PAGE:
EG:   Are you going to continue your work over at Thirsty Year curating the Blue Series?

MS:  Yeah. I mean I don’t really do that much. I used to really be involved with everybody’s recording and stuff, but as long as it’s still there I’ll probably be part of it. It’s definitely a cool thing to do because it kind of kicks me out of my own orbit a little bit sometimes.

EG:   What you’ve done with the Blue Series has been consistently exciting. I feel like the worst enemy of jazz right now is that people are almost too reverent about it. They treat it like a big museum with a bunch of old stuff you’re not allowed to touch.

MS:  [Laughs.] Don’t get me started. I’m with you 100% with that.

EG:   The Blue Series has been doing something really great, not just for jazz, but also for music in general, by bridging some of these artificial boundaries that separate the genres.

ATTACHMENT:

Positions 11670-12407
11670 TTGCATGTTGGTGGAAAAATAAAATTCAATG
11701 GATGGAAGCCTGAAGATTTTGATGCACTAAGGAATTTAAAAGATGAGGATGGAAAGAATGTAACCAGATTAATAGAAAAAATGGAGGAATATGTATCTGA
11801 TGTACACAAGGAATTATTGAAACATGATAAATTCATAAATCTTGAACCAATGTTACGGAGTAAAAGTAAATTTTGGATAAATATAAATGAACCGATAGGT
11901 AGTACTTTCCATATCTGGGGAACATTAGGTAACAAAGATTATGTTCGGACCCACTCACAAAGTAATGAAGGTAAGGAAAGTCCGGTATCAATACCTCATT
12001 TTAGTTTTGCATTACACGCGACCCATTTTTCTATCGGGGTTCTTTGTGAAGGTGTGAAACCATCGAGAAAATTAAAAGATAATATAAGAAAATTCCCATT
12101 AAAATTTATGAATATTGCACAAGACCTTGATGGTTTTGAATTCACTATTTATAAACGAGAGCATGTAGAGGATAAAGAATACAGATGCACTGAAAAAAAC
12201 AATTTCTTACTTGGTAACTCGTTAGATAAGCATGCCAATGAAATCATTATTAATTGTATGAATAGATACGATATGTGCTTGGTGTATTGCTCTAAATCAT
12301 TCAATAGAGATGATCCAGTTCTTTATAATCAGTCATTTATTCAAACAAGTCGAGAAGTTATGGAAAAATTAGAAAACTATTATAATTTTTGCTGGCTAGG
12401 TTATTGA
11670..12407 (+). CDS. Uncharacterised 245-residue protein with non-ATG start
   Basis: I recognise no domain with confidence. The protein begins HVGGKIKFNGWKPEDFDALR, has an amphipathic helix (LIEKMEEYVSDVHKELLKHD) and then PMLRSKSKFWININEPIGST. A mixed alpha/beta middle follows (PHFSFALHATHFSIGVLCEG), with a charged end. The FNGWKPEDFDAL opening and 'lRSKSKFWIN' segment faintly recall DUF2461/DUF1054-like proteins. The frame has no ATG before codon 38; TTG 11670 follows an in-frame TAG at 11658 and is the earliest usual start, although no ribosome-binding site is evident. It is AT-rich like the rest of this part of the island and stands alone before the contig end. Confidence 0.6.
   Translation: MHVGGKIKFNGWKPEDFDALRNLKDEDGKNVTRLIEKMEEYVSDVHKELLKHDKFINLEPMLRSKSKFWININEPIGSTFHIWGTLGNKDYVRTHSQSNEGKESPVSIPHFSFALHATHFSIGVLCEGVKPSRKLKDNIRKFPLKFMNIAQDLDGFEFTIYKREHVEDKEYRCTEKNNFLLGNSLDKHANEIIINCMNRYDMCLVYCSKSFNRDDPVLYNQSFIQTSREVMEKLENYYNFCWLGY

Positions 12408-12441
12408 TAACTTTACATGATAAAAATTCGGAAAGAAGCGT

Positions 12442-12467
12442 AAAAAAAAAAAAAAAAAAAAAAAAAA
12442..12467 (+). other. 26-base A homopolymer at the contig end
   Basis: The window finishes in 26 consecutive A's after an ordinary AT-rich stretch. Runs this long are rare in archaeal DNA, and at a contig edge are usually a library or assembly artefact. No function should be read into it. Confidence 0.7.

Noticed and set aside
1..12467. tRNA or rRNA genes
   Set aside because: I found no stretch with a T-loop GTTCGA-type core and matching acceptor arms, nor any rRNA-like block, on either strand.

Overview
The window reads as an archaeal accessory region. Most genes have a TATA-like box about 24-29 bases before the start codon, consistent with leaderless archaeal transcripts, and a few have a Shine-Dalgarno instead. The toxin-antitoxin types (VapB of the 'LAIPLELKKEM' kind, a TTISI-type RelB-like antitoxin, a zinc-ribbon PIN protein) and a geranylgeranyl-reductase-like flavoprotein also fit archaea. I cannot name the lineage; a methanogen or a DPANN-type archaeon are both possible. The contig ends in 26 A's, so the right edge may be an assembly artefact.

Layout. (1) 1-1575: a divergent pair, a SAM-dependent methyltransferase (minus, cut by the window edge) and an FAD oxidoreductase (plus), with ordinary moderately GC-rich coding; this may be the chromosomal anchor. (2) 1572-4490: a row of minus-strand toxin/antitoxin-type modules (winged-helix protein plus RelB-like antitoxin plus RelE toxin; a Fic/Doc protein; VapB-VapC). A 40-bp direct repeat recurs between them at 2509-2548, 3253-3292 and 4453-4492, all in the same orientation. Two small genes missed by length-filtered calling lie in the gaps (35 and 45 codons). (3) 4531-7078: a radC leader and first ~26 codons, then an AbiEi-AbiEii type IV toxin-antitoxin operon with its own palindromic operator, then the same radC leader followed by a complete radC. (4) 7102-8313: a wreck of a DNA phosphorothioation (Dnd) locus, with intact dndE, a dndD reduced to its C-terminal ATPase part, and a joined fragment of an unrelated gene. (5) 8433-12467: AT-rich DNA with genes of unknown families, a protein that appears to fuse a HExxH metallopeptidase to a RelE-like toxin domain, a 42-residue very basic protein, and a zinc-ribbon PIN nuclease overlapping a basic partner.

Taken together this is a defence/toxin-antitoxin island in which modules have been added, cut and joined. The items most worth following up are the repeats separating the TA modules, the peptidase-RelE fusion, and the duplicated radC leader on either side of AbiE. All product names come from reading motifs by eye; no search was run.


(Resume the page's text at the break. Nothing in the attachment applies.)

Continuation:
MS:   Well I’m just not into the reverence that we give to jazz’s past. Granted it’s a lot of great music, but so what? You get up in the morning and we all breathe the same air. Why pretend that if something was done in 1958 it has any more value than anything anybody’s doing now. I definitely feel jazz is in a deep freeze and the mindset of people that deal with jazz is really very problematic. Part of the Blue Series is me trying to develop for myself even a different paradigm altogether to deal with because the jazz paradigm is deadly, man. There are a lot of people to blame for it, but the bottom line is it’s an illusion and just a drag.

EG:   Speaking of old stuff that’s not a drag, you have a handful of great re-arrangements of some older songs on the new record. A couple of them are definitely within standards in the jazz tradition. But “Frere Jacques” and “Greensleeves” are both unexpected highlights of the record. “Frere Jacques,” in particular is so percussive and surprisingly dynamic. How did you decide to do those two songs?